Pregnancy brings many changes to a woman’s body, including some that may be concerning or embarrassing. Some changes are expected, while others may be a source of stress and require medical attention. Changes in vaginal odor, which may or may not be accompanied by discharge, occur in many women during pregnancy. There are several causes for this vaginal odor. Some of the causes do not require medical care, whereas others do. Concerns can easily be addressed by speaking with your physician.
One common cause of vaginal odor is the fluctuating balance of progesterone and estrogen, as well as other hormones, such as prolactin. These hormonal changes are important for maintaining a healthy pregnancy. However, they can also cause vaginal odor and discharge in some women. These changes may be further affected by diet. For example, excess sugar or garlic may affect odor. Paying attention to dietary intake of rich, pungent foods and ensuring a balanced nutritious diet that includes plenty of vegetables and fruit may help. Another vaginal change during pregnancy is an increased supply of blood. This blood supply changes vaginal pH. The pH is normally acidic to ensure that certain, healthy bacteria survive, and harmful bacteria do not. The altered pH increases the possibility of harmful bacterial growth and infections. An overgrowth of bacterial species that do not normally reside in the vagina can result in bacterial vaginosis, which may occur in up to one-third of pregnancies. Although bacterial vaginosis is not thought to be sexually transmitted, having multiple partners may increase risk, as can douching. Therefore, these habits should be avoided during pregnancy. Bacterial vaginosis is associated with vaginal discharge that has a strong, fishy odor. Because an untreated infection can cause complications, women should consult their physician if they have concerns about vaginal odor and discharge to ensure that the bacterial infection is cured. In addition to bacteria, yeast can also grow in the vaginal area during pregnancy, causing a foul odor, lumpy, white discharge and itchiness or burning.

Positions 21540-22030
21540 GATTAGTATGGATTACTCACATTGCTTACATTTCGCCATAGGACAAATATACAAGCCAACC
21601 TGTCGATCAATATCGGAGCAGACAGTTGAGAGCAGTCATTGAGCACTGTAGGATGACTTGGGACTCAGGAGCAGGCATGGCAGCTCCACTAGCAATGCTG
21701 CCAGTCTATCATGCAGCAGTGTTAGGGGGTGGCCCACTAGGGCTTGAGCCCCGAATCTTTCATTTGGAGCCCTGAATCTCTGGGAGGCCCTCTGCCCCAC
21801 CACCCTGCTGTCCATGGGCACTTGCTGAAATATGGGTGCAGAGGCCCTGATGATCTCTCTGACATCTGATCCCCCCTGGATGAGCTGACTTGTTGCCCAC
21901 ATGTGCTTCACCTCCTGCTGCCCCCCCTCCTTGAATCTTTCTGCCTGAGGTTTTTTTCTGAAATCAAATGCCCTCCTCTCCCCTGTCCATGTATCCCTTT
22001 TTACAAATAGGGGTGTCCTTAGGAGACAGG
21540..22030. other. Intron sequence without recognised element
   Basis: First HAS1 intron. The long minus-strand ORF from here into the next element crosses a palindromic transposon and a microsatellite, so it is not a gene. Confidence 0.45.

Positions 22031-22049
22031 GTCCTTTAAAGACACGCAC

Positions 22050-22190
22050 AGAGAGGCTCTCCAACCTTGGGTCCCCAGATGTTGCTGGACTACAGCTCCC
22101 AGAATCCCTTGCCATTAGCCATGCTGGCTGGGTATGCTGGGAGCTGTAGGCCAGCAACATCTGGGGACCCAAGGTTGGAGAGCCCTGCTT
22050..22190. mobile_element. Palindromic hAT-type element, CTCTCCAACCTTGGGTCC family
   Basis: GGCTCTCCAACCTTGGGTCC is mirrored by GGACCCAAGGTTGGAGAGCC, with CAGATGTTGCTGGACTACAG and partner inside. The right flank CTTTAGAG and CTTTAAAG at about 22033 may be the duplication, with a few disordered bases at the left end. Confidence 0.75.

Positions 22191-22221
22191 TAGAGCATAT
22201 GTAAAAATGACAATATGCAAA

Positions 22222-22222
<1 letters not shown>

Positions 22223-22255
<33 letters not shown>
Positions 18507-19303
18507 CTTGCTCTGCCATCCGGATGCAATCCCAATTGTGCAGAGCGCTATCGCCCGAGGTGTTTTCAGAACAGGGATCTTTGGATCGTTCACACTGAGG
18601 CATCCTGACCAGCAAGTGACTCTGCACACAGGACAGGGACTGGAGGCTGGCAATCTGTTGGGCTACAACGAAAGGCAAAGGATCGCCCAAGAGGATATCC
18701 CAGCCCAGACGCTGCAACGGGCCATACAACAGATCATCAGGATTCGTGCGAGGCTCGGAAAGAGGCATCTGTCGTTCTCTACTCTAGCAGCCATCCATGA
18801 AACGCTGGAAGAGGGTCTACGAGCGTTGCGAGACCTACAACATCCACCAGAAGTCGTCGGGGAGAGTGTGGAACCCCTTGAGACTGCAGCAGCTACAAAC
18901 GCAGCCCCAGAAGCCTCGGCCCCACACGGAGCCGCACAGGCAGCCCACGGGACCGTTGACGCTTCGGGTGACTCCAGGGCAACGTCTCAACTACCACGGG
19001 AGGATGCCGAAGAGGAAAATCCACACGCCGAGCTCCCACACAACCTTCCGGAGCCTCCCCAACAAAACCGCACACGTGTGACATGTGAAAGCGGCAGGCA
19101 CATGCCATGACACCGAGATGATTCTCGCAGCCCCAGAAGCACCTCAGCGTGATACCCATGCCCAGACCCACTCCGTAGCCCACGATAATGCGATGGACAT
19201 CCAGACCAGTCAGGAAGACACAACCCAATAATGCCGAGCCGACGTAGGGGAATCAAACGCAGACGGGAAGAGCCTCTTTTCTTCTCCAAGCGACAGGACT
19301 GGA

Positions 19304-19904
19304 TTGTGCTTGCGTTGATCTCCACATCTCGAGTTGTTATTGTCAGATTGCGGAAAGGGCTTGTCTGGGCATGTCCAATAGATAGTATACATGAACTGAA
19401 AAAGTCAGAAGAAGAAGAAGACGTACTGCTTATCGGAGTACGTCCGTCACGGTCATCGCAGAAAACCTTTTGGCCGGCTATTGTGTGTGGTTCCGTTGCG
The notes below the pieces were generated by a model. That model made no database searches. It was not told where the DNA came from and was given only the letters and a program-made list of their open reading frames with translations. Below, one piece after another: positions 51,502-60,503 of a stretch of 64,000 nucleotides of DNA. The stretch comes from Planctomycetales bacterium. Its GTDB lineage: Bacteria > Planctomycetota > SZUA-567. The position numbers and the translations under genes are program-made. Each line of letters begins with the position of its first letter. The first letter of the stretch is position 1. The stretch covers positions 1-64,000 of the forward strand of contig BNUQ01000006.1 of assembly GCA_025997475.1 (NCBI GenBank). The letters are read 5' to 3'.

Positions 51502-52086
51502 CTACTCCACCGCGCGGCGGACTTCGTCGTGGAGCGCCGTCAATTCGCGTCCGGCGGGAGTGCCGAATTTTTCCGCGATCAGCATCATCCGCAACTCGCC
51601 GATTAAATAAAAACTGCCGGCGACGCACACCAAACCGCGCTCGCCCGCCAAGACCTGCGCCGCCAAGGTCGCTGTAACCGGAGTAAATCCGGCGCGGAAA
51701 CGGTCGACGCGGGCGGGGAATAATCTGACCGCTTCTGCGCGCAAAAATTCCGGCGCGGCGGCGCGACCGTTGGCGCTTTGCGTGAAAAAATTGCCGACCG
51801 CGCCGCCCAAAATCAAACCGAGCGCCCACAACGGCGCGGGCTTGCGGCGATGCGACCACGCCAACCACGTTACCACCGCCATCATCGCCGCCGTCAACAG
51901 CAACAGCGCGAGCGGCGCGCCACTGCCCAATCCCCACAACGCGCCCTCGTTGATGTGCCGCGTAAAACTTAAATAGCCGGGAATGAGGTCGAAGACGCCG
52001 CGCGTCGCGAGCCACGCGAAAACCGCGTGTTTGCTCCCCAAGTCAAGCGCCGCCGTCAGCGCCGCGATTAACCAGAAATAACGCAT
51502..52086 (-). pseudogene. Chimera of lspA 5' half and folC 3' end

There are some strategies that may help reduce vaginal odor and the risk of infections. In addition to avoiding douching, do not use tampons, as these can alter the vaginal environment and encourage growth of harmful bacteria. Keep the area dry. For example, cotton underwear and panty liners can help eliminate moisture. Fragranced products may actually make itchiness worse, so these may not be the best approach for odor. Instead, unscented soaps or body washes may be a better approach. As always, eating a nutritious, balanced diet can help maintain overall health during pregnancy. Consulting your physician about any concerns, including those related to vaginal changes and odor, can help treat underlying problems and provide peace of mind.